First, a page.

U.S. Court Denies Guantanamo Detainees Access to U.S. Courts

IMPORTANT: The full content of this page is available to premium users only.

Sunday, September 1, 2002
Bruce Zagaris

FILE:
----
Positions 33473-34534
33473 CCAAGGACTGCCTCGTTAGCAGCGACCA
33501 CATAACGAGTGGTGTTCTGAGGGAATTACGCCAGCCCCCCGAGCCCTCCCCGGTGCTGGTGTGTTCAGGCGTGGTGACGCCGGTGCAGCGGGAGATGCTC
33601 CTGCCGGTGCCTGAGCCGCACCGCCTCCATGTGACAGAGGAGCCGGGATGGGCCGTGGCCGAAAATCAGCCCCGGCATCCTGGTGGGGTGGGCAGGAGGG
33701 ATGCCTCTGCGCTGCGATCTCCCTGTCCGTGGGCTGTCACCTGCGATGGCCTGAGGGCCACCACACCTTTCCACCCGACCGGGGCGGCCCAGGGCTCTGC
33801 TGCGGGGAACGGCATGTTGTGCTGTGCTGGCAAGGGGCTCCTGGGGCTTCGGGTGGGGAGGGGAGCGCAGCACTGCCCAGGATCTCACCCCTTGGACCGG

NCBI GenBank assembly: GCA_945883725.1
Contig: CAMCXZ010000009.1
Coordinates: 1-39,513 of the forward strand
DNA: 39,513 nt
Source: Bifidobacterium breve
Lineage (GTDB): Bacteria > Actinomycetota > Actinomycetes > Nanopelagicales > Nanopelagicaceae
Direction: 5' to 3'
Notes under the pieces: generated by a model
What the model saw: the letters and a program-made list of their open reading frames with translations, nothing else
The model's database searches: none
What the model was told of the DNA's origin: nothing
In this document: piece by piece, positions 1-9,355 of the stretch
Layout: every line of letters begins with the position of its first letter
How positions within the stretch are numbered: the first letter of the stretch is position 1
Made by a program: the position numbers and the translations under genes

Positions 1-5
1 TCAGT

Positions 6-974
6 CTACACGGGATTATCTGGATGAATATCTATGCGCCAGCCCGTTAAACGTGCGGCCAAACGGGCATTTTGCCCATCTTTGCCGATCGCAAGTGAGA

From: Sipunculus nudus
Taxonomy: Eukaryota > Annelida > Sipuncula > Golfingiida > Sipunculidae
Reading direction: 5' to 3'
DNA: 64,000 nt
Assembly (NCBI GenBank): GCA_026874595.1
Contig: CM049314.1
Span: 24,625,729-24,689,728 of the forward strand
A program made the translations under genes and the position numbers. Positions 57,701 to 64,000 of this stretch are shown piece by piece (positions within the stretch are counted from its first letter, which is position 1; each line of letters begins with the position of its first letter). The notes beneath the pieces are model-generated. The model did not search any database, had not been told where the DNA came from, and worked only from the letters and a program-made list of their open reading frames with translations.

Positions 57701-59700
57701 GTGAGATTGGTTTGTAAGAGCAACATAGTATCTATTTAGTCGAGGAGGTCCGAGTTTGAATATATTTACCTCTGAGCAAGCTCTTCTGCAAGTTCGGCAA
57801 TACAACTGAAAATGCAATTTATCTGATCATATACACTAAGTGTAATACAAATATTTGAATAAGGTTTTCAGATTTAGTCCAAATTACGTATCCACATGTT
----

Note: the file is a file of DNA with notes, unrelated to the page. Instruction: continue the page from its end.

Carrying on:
On July 31, 2002, U.S. District Court Judge Colleen Kollar-Kelly denied efforts by 16 detainees to obtain access to U.S. courts, lawyers, or secure their release. Judge Kollar-Kotelly framed the question presented by the two cases before the court as whether aliens held outside the sovereign territory of the U.S. can use the U.S. courts to pursue claims brought under the U.S. Constitution. The court found that it was without jurisdiction to consider the merits of the two cases and that no court would have jurisdiction to hear those actions. Hence, it dismissed both suits with prejudice. The court rejected the arguments that the Fifth Amendment protections should apply as long as the U.S. has de facto sovereignty over Guantanamo Bay. However, the court disagreed and held that jurisprudence is that de jure sovereignty determines jurisdiction.